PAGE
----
Texas Responsible Gambling

There are relatively few legal gambling options in Texas when compared to many other states. However, the need for responsible gambling and to help prevent and treat problem gambling is just as important in Texas as it is in places with more developed gambling industries.

There are gambling options in the Lone Star State. Texans can play the Texas Lottery, they can bet on horse races at multiple racetracks, and they can also gamble at a couple of tribal facilities. There are ongoing discussions as well about potentially expanding legal gambling in the state to include sports betting and even possibly commercial casinos. Additionally, Texans can travel to Louisiana, New Mexico, and Oklahoma to sample a wider range of legal gambling.

It’s vitally important, then, for those in Texas to know what it means to gamble responsibly and how to get help when gambling becomes problematic and destructive rather than fun and entertaining. Here is a rundown of some resources currently available in Texas for those seeking information about responsible gambling and help with problem gambling.

Texas resources for responsible and problem gambling

Texas is one of a handful of states that does not dedicate resources or funds to responsible gambling at this time. There are a few state-specific resources, but for the most part national organizations provide the bulk of the gambling-related information and support available to people in the state.

Texas Lottery Commission Play Responsibly program

The Texas Lottery Commission maintains its own program to promote responsible gambling, called Play Responsibly. Among its stated goals, the TLC’s program seeks to “provide educational opportunities and materials supporting the awareness of problem gambling and resources for assistance.”

Some of these materials are available via the lottery’s website. These include downloadable flyers and brochures on responsible gambling and problem gambling, responsible gambling training videos for counselors and links to national resources.

The Texas Lottery also abides by the restrictions on advertising in the State Lottery Act Sec. 466.110:

The legislature intends that advertisements or promotions sponsored by the commission or the division for the lottery not be of a nature that unduly influences any person to purchase a lottery ticket or number.”

That restriction includes a number of additional restrictions that aim to ensure advertising of the Texas Lottery conforms with the goal of promoting responsible gambling.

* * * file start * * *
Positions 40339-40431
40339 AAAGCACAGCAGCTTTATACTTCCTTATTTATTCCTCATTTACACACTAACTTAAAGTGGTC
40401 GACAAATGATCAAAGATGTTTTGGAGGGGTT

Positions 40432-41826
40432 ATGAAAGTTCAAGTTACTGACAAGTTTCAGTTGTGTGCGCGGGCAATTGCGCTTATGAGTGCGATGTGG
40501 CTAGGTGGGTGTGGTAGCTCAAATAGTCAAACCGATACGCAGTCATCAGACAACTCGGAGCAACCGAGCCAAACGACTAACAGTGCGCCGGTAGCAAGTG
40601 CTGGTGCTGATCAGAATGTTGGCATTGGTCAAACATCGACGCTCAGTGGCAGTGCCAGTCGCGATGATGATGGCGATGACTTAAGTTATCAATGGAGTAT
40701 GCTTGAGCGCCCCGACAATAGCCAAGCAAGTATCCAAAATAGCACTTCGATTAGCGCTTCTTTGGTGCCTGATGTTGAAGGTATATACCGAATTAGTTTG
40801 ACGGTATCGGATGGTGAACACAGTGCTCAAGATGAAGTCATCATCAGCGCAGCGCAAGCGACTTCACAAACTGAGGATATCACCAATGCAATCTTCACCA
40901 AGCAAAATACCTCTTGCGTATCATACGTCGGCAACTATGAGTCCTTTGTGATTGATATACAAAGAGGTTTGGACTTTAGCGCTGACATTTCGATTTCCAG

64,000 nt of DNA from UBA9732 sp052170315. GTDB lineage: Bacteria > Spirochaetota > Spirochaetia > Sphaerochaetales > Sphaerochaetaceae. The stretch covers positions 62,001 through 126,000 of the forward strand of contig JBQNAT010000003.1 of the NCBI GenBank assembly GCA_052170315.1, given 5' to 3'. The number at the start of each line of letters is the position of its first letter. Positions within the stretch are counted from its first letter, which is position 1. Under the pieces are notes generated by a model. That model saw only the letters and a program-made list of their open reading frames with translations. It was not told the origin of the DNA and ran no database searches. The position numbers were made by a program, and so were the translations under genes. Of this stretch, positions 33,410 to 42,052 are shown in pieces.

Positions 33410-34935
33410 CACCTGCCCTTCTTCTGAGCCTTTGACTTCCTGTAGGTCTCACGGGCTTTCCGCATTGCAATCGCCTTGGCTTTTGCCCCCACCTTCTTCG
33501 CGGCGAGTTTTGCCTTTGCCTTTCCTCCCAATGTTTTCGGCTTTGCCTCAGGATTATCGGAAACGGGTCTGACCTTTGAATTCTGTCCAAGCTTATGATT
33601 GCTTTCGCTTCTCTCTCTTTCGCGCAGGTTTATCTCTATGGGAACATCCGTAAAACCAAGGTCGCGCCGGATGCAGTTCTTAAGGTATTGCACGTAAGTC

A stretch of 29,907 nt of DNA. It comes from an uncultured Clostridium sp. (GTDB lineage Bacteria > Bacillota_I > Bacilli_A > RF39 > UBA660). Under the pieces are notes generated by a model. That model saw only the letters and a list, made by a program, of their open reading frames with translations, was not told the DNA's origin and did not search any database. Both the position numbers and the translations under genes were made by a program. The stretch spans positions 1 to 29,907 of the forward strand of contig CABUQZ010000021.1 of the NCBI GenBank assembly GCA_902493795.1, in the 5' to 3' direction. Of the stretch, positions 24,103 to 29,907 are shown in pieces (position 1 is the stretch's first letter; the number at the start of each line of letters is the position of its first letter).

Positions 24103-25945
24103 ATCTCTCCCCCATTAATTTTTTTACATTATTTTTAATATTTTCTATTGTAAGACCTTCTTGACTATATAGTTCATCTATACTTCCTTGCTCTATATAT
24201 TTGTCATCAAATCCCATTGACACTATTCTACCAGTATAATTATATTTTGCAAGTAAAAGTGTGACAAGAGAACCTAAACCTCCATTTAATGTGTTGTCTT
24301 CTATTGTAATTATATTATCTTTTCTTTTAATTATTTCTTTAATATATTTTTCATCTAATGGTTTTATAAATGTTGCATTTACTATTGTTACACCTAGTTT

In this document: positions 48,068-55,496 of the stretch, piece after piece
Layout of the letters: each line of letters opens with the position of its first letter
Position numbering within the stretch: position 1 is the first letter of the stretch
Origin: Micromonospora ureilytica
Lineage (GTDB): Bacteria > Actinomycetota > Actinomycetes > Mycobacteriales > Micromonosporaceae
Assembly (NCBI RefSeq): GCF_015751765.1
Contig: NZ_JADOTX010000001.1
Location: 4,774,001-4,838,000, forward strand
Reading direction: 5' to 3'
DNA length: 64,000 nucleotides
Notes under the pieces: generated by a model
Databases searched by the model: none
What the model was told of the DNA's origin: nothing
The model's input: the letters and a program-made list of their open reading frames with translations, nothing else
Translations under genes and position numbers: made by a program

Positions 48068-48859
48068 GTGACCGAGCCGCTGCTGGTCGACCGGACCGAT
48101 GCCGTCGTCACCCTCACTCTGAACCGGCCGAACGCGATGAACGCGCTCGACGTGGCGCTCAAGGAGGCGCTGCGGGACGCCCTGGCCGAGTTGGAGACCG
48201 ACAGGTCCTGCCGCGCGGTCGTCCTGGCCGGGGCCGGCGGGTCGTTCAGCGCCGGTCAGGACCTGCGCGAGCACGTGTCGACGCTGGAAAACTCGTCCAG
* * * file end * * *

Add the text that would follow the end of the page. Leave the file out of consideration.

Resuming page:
It’s worth noting that the Texas Lottery has no voluntary self-exclusion program by which problem gamblers can exclude themselves from playing the lottery.

University of Texas Counseling and Mental Health Center

The University of Texas offers counseling and other help to those suffering from or affected by problem and compulsive gambling at its Counseling and Mental Health Center on the Austin campus.

The center is open weekdays from 8 a.m. to 5 p.m. The CMHC also maintains a crisis line via which those seeking help can speak to a telephone counselor. The crisis line number is 512-471-2255.

The CMHC website additionally has an informative page outlining signs of problem gambling as well as guidance on how to diagnose it. There is also information about what to do if you believe a friend or family member has a gambling problem.

Sterling Center for Problem Gambling

The Sterling Center for Problem Gambling is a Houston-based treatment center affiliated with other state-run treatment programs that deal with many forms of self-abuse and addiction. The center provides behavioral therapy and counseling from licensed addiction therapists who have experience helping problem gamblers.

You can make appointments by visiting the center or by calling 281-907-9551.

Texas Gamblers Anonymous

Texans have another resource in Texas Gamblers Anonymous. Like the national organization with which it is affiliated (see below), TGA seeks to help Texans recover from problem gambling and/or help those who wish to stop gambling find a way to do so. TGA helps organize and run meetings in Austin, Houston, San Antonio, Dallas/Fort Worth, and other locations in the state.

National resources for responsible and problem gambling

A number of national organizations offer responsible gambling assistance, as well:

  • Gamblers Anonymous: A virtual and in-person support group for people with compulsive gambling issues. As noted above, the Texas chapter has its own website, and you can also visit the national site to find meetings outside of the biggest metro areas in the state.
  • Gam-Anon: Same as above, but for the loved ones of people with compulsive gambling issues. Family members and friends often have to bear the social and financial costs of having an addict in their circles, and Gam-Anon enables people in situations like that to connect and support one another.
  • Gamtalk: An internet forum through which people with compulsive gambling issues can support one another. Gamtalk has the advantage of being available around the clock and seven days a week, which means you don’t have to wait for a meeting time to get help.